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Dilly Pickled Onion Slices on Punk Domestics

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    I have attempted to share safe preserving methods however you alone are responsible for your health & safety in your own kitchen or location. Be aware of current safety recommendations. Please see "Full Disclaimer" page for suggested preserving resources.

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    International Food Blogger Conference 2011 NOLA

    ~ 3 ways to test for proper gelling point ~


    Use a candy thermometer:

    Boil until mixture reaches 8 degrees above the boiling point of water.

    Sea level to 1,000 feet = 220 degrees F 

    1,001 feet to 2,000 feet = 218 degrees F

     2001 feet to 3,000 feet = 216 degrees F

    3,001 feet to 4,000 feet = 214 degrees F

    4,001 feet to 5,000 feet = 212 degrees F

    5,001 feet to 6,000 feet = 210 degrees F

    6,001 feet to 7,000 feet = 208 degrees F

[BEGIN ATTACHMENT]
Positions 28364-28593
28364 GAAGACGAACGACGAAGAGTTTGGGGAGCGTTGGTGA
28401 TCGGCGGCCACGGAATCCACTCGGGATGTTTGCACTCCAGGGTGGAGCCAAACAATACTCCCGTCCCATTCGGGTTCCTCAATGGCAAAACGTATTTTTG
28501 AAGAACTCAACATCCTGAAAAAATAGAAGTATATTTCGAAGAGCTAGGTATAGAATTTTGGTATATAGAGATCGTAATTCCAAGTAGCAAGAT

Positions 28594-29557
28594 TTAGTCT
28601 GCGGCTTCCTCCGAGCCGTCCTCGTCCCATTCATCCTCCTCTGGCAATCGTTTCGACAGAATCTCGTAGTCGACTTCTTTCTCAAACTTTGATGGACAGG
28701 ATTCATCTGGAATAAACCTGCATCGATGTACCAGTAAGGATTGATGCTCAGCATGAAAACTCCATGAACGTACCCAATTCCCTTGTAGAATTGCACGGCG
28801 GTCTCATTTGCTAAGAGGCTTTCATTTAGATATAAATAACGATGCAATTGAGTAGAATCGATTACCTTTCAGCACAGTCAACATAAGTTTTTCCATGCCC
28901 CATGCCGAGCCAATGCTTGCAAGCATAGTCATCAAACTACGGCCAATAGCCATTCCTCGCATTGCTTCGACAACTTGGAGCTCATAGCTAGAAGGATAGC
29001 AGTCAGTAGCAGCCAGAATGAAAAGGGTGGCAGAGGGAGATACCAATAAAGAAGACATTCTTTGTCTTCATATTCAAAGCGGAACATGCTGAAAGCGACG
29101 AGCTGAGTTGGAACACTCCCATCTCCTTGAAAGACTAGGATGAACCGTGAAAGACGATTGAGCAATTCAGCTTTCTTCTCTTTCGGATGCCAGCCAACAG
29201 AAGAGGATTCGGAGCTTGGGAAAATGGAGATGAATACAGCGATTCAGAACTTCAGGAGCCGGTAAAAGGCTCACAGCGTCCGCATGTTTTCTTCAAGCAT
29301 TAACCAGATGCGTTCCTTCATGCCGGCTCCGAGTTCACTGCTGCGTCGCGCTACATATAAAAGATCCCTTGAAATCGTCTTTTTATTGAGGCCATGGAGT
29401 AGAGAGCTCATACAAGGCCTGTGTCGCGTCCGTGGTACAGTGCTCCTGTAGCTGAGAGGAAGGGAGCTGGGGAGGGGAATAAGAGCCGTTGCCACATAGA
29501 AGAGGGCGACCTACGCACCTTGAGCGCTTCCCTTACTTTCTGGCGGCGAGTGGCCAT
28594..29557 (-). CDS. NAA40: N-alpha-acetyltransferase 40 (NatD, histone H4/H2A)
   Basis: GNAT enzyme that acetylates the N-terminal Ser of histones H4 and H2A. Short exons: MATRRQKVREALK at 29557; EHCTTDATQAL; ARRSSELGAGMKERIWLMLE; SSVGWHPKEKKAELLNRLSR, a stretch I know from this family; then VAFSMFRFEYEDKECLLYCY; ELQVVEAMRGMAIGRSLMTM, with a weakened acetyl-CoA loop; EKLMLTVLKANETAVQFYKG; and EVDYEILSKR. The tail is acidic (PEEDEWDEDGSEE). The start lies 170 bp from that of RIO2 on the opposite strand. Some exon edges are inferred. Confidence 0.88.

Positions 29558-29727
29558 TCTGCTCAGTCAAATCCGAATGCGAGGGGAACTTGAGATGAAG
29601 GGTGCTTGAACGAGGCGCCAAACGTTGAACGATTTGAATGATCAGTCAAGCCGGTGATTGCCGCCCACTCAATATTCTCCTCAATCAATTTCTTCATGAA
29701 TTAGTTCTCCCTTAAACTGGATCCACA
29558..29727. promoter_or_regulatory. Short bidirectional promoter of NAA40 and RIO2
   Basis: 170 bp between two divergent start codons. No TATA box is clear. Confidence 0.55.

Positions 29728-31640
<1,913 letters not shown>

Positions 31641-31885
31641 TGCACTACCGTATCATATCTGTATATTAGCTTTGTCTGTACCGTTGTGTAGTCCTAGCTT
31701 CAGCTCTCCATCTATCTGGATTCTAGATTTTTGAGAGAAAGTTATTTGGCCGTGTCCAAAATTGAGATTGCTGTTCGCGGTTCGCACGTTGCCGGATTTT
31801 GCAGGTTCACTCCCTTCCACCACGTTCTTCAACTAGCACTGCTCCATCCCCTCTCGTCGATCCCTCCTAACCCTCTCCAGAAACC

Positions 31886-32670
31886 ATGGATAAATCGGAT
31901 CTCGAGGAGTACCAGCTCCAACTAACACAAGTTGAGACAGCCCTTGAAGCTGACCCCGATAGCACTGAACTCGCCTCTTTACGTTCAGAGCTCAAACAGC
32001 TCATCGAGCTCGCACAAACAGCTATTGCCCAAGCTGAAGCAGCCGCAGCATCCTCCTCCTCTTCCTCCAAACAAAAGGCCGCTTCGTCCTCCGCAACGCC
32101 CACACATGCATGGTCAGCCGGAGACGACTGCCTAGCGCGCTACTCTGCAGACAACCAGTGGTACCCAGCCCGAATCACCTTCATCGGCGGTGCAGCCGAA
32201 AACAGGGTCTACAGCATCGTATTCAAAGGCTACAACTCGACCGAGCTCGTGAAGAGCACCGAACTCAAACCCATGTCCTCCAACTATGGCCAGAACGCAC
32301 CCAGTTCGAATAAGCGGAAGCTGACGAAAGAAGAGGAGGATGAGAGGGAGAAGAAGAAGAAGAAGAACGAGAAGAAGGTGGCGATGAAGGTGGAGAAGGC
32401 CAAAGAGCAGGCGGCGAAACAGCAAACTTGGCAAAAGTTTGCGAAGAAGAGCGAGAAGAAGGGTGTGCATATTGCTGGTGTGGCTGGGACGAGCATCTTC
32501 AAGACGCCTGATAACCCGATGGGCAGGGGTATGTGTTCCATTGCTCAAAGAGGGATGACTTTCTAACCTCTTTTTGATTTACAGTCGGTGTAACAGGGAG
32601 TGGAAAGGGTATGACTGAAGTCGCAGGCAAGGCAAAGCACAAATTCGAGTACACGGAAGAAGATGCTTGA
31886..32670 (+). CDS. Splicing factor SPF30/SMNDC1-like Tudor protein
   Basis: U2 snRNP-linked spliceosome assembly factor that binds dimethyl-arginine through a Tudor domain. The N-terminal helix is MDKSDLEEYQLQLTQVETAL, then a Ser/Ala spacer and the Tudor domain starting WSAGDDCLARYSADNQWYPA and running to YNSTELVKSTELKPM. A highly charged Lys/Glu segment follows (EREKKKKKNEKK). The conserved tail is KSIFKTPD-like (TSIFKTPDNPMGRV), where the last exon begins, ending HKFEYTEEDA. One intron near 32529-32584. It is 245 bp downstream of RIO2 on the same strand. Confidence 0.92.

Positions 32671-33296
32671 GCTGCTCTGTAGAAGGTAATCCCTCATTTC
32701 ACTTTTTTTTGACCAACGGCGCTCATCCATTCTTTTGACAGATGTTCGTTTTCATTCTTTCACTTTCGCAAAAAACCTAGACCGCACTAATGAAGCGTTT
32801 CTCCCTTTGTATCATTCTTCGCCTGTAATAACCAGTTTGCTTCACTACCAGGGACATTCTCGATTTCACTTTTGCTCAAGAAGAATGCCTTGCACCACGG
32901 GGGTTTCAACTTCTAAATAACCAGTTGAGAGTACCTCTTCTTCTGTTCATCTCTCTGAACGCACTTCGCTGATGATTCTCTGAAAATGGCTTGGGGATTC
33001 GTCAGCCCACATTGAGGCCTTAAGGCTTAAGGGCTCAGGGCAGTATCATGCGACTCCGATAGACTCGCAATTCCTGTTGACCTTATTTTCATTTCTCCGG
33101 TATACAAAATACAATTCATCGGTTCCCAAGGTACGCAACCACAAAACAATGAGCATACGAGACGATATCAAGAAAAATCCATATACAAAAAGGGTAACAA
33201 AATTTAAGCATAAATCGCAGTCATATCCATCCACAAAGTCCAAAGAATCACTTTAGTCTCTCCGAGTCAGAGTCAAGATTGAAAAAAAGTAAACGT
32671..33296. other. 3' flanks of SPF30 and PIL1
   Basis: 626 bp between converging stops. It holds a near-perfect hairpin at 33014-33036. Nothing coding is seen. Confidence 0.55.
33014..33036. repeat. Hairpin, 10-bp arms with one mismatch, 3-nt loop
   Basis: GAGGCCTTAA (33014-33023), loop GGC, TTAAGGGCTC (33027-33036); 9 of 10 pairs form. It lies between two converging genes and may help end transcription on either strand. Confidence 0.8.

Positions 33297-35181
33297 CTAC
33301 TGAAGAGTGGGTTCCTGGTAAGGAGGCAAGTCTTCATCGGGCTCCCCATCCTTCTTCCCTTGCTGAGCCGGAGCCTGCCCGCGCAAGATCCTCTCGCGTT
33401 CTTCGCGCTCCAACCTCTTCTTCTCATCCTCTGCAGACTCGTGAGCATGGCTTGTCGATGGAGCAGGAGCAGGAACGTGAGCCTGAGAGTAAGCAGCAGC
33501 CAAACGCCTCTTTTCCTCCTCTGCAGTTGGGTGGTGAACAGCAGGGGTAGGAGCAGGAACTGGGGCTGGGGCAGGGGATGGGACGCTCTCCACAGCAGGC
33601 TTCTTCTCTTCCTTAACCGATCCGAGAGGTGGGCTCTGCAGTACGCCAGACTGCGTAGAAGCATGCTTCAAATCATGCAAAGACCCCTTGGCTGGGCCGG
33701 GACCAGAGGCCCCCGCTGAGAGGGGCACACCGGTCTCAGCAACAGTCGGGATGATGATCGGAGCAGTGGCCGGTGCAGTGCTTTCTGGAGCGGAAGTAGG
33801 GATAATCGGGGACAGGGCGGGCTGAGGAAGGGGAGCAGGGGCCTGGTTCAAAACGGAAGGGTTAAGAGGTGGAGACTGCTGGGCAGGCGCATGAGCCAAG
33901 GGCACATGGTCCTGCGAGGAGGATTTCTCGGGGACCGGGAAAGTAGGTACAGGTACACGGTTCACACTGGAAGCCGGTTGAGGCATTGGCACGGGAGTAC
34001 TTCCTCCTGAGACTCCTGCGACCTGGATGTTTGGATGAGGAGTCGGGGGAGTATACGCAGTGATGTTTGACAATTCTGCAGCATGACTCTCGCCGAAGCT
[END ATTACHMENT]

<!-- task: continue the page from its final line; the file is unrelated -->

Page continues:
Use a spoon, also called the "sheeting" test:

    Dip a cool metal spoon into the boiling jelly mixture. Raise the spoon out of the steam, about 12 inches above the pan. Turn the spoon so the liquid runs off the side. The jelly is done when the syrup forms two drops that flow together and form a sheet that hangs off the edge of the spoon as seen in the last drawing.



    Use a chilled saucer:

    Place 2 or 3 saucers in the freezer.

    Spoon a teaspoon of the hot jam onto a cold saucer and let it rest for 30 seconds. Push your fingertip into the jelly, and if it wrinkles, it's ready!

    (If you need to test again, you should still have 1 or 2 more cold saucers in the freezer.)



    ~ Beginning jelly-makers should use at least one of these tests  ~